Fruit, farmhouses, birds, and baseball caps are some of the objects that inhabit still lifes and landscapes by David B. Foster. The North Carolina painter took his first painting workshop in 1991 and discovered how much he enjoyed the creative process. Foster eventually went on to study with Robert Warren and today says paintings by Anders Zorn and Joaquin Sorolla inspire him. Canadian painter Masoud Habibyan is drawn to the human figure as subject matter. His signature portraits often convey a romantic sensibility, evoking another era, whether the painting depicts a young girl posing with her favorite doll or a violinist with her treasured instrument. Habibyan cites his mentor, Dan Gerhartz, as a major influence on his art. Meanwhile, Joseph Pfeiffer-Herbert brings a more contemporary take to his interpretation of the human figure. The Oregon-based painter captures intimate glimpses of his subject’s faces, revealing the various nuances of their individual features. Some of his figurative works may suggest a narrative or include an element of mystery, such as a portrait of a woman with angel-like wings.
When it comes to still-life and figurative works by Diane Reeves, the viewer can expect to find an old-world sensibility. Reeves’ subject matter includes Victorian lace, roses, lavender, and china teacups, among other things. The Florida artist says she strives to portray a particular mood, a sliver of time, or the sheer beauty of creation in her paintings. Minnesota’s Mary Pettis is another artist whose work conveys beauty to the eye of the beholder. Her landscapes feature scenes far from her front door, such as Alaskan rainforests, as well as those closer to home. Pettis is fond of saying that as she paints, she gets swept away by the symphony of artistic elements before her eyes. MaryBeth Karaus casts her artistic eye on a variety of subject matter, including sushi chefs and Maine fishing vessels. The Ohio artist also creates tableaux that feature sumptuous colors and textures, such as still lifes brimming with juicy watermelons and delicate pink peonies. Karaus began her fine-art career as a watercolorist but in 2004 began studying oil painting with Dan Gerhartz.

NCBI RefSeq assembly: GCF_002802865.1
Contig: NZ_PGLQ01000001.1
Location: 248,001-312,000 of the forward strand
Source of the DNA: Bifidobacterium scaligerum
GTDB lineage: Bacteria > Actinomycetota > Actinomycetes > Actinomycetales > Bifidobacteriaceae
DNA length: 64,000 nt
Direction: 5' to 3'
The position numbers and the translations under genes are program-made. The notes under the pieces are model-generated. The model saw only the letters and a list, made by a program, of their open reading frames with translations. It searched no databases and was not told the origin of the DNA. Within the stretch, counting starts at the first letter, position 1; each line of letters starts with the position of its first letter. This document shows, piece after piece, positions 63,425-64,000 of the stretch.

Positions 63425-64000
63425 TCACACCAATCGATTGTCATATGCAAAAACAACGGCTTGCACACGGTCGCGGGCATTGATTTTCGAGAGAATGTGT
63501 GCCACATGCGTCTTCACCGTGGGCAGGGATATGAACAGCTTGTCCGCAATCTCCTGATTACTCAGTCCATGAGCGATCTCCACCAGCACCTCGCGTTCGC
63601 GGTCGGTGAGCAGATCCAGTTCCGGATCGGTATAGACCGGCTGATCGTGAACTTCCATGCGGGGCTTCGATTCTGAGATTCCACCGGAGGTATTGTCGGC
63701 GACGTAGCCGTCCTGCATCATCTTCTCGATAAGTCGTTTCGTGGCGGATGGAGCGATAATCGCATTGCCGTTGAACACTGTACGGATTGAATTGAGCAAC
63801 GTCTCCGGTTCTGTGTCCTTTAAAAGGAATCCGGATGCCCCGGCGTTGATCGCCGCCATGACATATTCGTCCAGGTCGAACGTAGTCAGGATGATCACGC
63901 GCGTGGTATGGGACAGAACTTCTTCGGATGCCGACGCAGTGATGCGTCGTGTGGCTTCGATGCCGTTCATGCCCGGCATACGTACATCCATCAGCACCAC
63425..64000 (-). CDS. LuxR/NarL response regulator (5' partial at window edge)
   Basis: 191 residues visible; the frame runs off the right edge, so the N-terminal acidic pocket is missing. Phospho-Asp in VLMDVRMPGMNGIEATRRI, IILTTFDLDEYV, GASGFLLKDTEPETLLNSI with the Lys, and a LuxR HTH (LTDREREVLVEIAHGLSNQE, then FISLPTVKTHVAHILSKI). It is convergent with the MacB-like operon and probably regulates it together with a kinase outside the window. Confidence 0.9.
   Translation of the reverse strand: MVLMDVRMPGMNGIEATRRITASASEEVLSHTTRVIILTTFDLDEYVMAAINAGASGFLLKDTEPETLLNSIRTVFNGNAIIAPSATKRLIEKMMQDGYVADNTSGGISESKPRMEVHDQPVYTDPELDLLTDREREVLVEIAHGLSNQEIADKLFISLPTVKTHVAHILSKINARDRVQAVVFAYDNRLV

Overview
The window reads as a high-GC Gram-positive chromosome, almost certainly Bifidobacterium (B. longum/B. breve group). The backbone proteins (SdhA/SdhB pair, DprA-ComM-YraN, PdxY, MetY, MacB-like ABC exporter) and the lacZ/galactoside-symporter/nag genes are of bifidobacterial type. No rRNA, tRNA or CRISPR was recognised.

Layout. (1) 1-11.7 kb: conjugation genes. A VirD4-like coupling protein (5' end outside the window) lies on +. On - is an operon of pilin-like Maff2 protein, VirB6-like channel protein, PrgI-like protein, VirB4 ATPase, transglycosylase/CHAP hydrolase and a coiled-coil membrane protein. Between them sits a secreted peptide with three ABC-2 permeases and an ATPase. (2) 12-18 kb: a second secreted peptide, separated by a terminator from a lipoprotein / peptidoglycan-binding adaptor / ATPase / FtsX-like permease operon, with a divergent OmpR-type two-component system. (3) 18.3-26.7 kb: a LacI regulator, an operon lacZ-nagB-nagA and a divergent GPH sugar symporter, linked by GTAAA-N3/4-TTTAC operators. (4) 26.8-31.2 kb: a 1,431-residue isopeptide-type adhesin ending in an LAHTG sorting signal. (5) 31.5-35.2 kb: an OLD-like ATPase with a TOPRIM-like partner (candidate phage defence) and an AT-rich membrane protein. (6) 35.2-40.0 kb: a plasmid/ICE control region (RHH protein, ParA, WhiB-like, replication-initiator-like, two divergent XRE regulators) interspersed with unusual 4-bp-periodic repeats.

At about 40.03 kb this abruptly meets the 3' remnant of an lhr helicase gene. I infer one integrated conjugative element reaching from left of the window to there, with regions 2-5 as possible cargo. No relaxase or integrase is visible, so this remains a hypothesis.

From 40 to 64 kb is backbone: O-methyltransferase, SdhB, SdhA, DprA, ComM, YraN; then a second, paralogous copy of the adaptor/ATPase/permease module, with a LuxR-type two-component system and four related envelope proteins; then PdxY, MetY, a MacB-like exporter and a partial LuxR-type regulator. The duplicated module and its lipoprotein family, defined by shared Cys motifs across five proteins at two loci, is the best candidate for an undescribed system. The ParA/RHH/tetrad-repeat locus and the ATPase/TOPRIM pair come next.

Deborah LaFogg Docherty has been observing nature and wildlife since she was a child. Today when it comes to creating wildlife paintings, her mission is to offer viewers a glimpse of how animals live, raise their young, and survive in the wild. The Florida artist’s quest to paint animals in natural habitats has taken her to locations across the country, including Alaska’s Denali National Park. Alan Larkin brings an imaginative visual voice to his paintings and prints. His still lifes are often dense tableaux featuring patterned backgrounds and unusual juxtapositions of objects, such as feathers, cups, and scissors. His figurative works can suggest a story or convey a sense of mystery—some with a touch of subtle humor. —Bonnie Gangelhoff
Featured in the May 2015 issue of Southwest Art magazine–click below to purchase:
Southwest Art May 2015 print issue or digital download Or subscribe to Southwest Art and never miss a story!